“They have trade barriers where you can’t trade. They have tariffs all over the place,” he said. “They are, frankly, more difficult to do business with than China.”
Trump’s grumbling came after a heated exchange on a Wednesday morning panel between Treasury Secretary Steven Mnuchin and Sajid Javid, Britain’s chancellor of the exchequer. When Javid insisted Britain would still go ahead with a digital tax that would affect major U.S. tech companies, Mnuchin said the Trump administration would consider retaliatory measures.
“If people want to just arbitrarily put taxes on our digital companies we will consider arbitrarily putting taxes on car companies,” Mnuchin said.
Meanwhile, the United States and France appeared to reach a temporary truce over a similar spat on Monday. European governments have grown frustrated with the loopholes used by major U.S. tech firms to minimize their tax exposure on the continent. “The key purpose is to have a solid, fair, efficient, international taxation system for the 21st century,” Bruno Le Maire, France’s finance minister, told reporters in Davos. “We need to address fiscal evasion.”
But the Trump administration sees France’s approved legislation initiating a tax as an unfair attack on U.S. goods and vowed to raise new tariffs on French products, including wine and champagne.
“The threatened tariffs were evidence of the growing rift between the United States and Europe, on clear display as leaders from the two continents appeared to be talking from different scripts,” wrote my colleague Heather Long. “Trump insisted on discussing a new trade deal, while European leaders kept emphasizing action on climate change and cooperation.”
That theme carried over to proceedings elsewhere. Ursula von der Leyen, the new president of the European Commission, took a veiled jab at Trump’s bullying style and illiberal politics. “You can either move forward at the exclusion of others … fueling nationalism, building the narrative of ‘us’ versus ‘them,’ or take an inclusive approach,” she said.
Other European leaders turned to the subject Trump explicitly ignored. “The climate emergency is a disaster that knows no borders,” Spanish Prime Minister Pedro Sánchez said in a speech. “We’re the last generation that will be able to effectively address it.”
“We need to listen to the scientists,” Finnish Prime Minister Sanna Marin told a small group of Washington Post journalists. “We don’t have the luxury of time.”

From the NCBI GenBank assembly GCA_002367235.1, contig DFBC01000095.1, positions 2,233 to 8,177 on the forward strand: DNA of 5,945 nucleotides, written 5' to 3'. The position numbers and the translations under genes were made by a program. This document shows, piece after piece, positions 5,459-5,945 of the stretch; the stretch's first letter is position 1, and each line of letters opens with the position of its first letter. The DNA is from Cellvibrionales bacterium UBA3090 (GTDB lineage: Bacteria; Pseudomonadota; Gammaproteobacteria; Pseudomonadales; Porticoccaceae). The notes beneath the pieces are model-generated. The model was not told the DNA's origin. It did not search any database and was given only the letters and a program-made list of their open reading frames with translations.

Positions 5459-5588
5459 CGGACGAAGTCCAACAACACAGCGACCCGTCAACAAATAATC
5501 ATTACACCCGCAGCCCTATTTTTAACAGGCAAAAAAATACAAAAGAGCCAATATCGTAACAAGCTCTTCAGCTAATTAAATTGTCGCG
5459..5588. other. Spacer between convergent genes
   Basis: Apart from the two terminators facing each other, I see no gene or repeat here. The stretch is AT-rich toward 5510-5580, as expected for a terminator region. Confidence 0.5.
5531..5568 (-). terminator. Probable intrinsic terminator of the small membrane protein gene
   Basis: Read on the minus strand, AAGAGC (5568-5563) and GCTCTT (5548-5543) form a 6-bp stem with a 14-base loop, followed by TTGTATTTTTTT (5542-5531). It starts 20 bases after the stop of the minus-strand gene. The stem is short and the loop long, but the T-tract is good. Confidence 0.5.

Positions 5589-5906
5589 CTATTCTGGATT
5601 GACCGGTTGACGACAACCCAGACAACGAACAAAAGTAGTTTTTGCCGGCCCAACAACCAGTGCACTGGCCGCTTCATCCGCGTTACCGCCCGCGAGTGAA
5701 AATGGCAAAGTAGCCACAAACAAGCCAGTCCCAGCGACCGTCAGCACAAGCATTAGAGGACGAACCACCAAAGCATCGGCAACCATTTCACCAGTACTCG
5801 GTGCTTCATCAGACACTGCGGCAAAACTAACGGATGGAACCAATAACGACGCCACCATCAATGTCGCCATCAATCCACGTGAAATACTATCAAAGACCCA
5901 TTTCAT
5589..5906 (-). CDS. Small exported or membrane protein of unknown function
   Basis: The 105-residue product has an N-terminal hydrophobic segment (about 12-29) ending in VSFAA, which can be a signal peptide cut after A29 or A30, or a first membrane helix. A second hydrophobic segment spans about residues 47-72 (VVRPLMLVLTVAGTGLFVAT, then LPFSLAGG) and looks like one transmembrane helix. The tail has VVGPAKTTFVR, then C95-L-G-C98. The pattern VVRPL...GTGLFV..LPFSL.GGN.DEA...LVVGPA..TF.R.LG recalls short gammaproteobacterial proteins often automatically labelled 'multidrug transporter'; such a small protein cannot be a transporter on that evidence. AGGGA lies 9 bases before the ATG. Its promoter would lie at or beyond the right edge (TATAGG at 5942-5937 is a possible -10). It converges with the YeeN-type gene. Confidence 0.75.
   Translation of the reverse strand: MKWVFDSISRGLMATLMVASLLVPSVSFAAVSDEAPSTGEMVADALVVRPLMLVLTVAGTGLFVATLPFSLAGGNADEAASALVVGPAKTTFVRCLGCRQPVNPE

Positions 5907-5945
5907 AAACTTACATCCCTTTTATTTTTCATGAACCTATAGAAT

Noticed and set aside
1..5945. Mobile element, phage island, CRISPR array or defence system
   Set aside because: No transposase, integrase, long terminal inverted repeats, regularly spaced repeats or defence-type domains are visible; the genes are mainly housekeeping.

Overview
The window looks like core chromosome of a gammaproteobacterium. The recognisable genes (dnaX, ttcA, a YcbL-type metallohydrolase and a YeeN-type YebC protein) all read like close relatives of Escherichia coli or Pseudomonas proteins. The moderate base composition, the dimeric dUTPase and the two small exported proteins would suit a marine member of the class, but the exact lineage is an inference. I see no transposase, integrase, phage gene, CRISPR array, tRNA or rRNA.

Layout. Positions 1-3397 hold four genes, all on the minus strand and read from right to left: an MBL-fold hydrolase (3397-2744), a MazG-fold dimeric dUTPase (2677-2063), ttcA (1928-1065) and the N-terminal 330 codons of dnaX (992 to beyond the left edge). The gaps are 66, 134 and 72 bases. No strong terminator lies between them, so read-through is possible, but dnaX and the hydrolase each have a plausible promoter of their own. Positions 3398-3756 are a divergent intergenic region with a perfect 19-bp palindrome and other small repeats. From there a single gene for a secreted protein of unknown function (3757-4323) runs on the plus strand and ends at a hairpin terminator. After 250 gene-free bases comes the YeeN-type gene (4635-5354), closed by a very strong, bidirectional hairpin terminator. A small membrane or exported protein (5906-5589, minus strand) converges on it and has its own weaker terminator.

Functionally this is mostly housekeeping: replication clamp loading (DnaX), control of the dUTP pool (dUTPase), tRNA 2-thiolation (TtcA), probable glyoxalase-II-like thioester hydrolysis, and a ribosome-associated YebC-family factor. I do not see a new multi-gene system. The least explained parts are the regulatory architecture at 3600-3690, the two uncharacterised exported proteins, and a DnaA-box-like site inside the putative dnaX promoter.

Carrie Lam speaks
At home, Hong Kong Chief Executive Carrie Lam is an embattled leader whose popularity ratings hover narrowly above single digits. In Davos, she was yet another politician accompanying a delegation of trade and business leaders from her territory, mingling with wealthy investors in the Swiss Alps while Hong Kong’s pro-democracy protests continue to rage.
Lam, who has spoken little to foreign media since the protests flared last year, did a couple of interviews in Davos, including a special session with CNN’s Fareed Zakaria where Today’s WorldView was in attendance.
Lam showed little to no sympathy for the protesters’ demands for meaningful political change, including the implementation of universal suffrage in the city — as opposed to the current system, which is engineered to give Beijing domineering control over the local government. Lam also specifically rebuffed protesters’ calls for amnesty for those arrested in police crackdowns and said nothing of the numerous incidents of armed mobsters attacking protesters.
“For the government to provide a political response that the protesters or the rioters want to see … will not be a very prudent way of ensuring Hong Kong’s future and public interest,” she said, speaking in the wooden tone of a Hong Kong bureaucrat.
The looming factor that drives much of the protest movement is fear over Beijing’s steady erosion of Hong Kong’s unique political freedoms. In Davos, Lam insisted that Chinese President Xi Jinping believes Hong Kong’s “one country, two systems” model is “sacrosanct.”
She also congratulated herself for not repressing press reporting of the protests as much as she could. “I face a lot of pressure, not only from the protesters, but also from the anti-protest camp that I should control the journalists,” she said. “I would rather not. Because that will undermine freedom of media.”
It’s unclear whether she convinced many onlookers in the room in Davos. “Carrie Lam’s fundamental position has always been to deny the protesters any legitimacy,” said Arun Sudhaman, the Hong Kong-based editor in chief of the Holmes Report, a publication that monitors the global public relations industry and that first revealed in September how Lam’s government had been rebuffed by a number of major PR firms in a quest to dress up Hong Kong’s image.
“She’s trying to reinforce this message that Hong Kong is still open for business, that everything is fine,” Sudhaman told Today’s WorldView. “It’s a charm offensive, but you have to actually have charm for that.”
For Lam “to fly off to a super elite enclave in a Swiss mountain to tell the super rich that Hong Kong is doing just fine is tone-deaf,” Sudhaman added.